Analysis from Israel

An expert report submitted to the U.N. Security Council this month concluded that Iran is illegally funding Yemen’s Houthi rebels by giving them oil, which they can sell for cash. From last year’s version of the same report, we learned that Iran is arming the Houthis with missiles and drones, in violation of a U.N. arms embargo. Thus whatever the Houthis were when the war started, they are now effectively an Iranian subsidiary, dependent on Tehran for both cash and arms.

That is just one of many reasons to be appalled by the Senate’s renewed effort to end U.S. support for the Saudi-led fight against the Houthis. Not only is this strategically idiotic, but it contradicts the Senate’s own stated goal of protecting human rights. And the legislation reintroduced this week sends a terrible message, even if a presidential veto will presumably keep it from becoming law.

On the strategic side, let’s start with the fact that an organization whose official slogan is “God is Great, Death to America, Death to Israel, Curse the Jews, Victory to Islam” isn’t one Americans should want ruling anything, much less a country whose location enables it to dominate a strategic waterway vital to the global oil industry. And without the Saudi-led coalition, the Houthis would long since have taken over Yemen. In other countries, like Syria and Lebanon, Iranian military and financial aid has repeatedly enabled its proxies to overwhelm the opposition; that this hasn’t yet happened in Yemen is only because there, unlike in Syria and Lebanon, the Saudi coalition has provided its local allies with substantial assistance, including airstrikes.

Second, empowering allies is always better than empowering enemies. Granted, Saudi Arabia is a highly imperfect ally, but it is at least nominally in America’s camp. Iran, in contrast, has been America’s avowed enemy since 1979, and its proxies have been responsible for hundreds, if not thousands, of American deaths in Lebanon and Iraq. Thus for the Senate to weaken Riyadh and strengthen Tehran, which targeting the Saudi-led coalition in Yemen does, would be foolish at any time.

But it’s especially foolish at a time when America ostensibly seeks to exert maximum pressure on Iran to curb its multifarious bad behavior—its nuclear program, about which it has repeatedly lied; its ballistic-missile program, which defies a U.N. Security Council resolution; its regional aggression, which has already enabled it to dominate Lebanon, Syria and Iraq; and its terrorism, including recent attacks in the heart of Europe.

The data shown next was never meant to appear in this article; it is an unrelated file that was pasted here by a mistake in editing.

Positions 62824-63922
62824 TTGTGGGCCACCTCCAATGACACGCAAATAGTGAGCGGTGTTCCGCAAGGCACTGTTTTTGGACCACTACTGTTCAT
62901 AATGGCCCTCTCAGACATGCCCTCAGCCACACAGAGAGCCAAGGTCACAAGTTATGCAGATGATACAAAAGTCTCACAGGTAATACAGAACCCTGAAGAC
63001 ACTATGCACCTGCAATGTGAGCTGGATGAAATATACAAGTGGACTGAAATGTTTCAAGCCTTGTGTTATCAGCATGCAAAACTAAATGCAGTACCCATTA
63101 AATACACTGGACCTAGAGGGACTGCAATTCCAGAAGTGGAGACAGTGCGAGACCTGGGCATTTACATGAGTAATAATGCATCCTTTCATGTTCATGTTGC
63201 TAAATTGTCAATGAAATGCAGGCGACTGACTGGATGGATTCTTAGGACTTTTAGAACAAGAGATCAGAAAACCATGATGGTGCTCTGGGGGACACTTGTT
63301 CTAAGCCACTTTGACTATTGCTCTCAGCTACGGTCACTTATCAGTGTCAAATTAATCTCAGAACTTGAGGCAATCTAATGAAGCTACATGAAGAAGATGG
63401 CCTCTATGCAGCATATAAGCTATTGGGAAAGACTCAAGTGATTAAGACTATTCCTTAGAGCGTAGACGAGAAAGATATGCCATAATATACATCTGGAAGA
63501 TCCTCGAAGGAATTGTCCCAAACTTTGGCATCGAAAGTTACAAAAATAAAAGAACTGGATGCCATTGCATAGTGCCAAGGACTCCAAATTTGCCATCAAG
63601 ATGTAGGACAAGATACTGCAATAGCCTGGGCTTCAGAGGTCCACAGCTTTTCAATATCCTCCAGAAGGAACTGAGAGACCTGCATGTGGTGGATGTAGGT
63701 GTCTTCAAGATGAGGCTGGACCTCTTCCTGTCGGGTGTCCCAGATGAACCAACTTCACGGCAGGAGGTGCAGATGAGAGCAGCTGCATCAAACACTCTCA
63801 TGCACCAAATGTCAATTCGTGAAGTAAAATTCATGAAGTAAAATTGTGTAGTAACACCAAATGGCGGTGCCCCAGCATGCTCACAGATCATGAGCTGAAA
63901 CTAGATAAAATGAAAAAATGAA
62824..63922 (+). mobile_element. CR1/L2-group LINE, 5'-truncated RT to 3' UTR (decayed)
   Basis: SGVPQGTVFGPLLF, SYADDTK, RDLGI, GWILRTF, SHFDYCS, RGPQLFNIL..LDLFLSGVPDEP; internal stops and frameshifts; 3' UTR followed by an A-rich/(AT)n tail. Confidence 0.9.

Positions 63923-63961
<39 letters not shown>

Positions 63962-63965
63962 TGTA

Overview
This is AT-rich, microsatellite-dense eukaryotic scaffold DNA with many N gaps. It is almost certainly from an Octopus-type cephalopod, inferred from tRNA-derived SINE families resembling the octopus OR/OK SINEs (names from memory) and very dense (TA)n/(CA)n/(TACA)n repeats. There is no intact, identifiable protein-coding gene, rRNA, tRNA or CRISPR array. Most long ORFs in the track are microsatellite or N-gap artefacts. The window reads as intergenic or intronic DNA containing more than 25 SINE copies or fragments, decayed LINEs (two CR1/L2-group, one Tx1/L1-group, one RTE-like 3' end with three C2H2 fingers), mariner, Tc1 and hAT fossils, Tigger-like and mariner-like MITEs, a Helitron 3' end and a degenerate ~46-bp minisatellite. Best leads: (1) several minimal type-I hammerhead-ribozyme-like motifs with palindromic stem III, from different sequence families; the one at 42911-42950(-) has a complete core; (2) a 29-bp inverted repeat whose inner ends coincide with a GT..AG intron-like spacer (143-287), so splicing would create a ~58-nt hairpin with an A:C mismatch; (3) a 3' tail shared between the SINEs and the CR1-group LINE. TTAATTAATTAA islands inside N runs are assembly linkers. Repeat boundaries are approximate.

Maximum pressure requires both financial and military components, as the case of the Soviet Union shows. It was America’s massive military buildup under Ronald Reagan, combined with its proxy war against the Soviets in Afghanistan, which made Moscow’s military adventurism too expensive for its ailing economy to support.

Iran, like the Soviet Union, has a weak economy, which has been further undermined by America’s reinstatement of stringent sanctions. Yet the economic pressure will be multiplied if Iran has to keep pouring resources into its numerous proxy wars rather than being able to win them cheaply.

Israeli airstrikes on Iranian targets in Syria obviously further this effort, since Iran must keep replacing what Israel destroys. But the Saudi coalition in Yemen is similarly forcing Iran is keep expending resources on a war it thought would be easily won. Thus if Washington is serious about countering Tehran and doesn’t want to risk American troops in the process, supporting regional allies who are bleeding Iran is the only alternative.

Still, how can America possibly support a coalition that’s committing gross human-rights violations in Yemen? The answer is easy: Horrible as Riyadh’s behavior is, the Houthis are worse. Thus by ending support for the Saudi coalition, American would empower an even greater evil.

A perfect example is the issue of child soldiers. The New York Times ran a front-page story last month accusing the Saudis of using Sudanese child soldiers in Yemen. Though it didn’t provide many hard numbers, it implied that there could well be several thousand such soldiers. This is incontrovertibly bad.

But what the Times carefully concealed from its readers is that the Saudis’ use of child soldiers pales before that of the Houthis. According to an Associated Press report earlier that month, the Houthis openly admit to employing a whopping 18,000 child soldiers.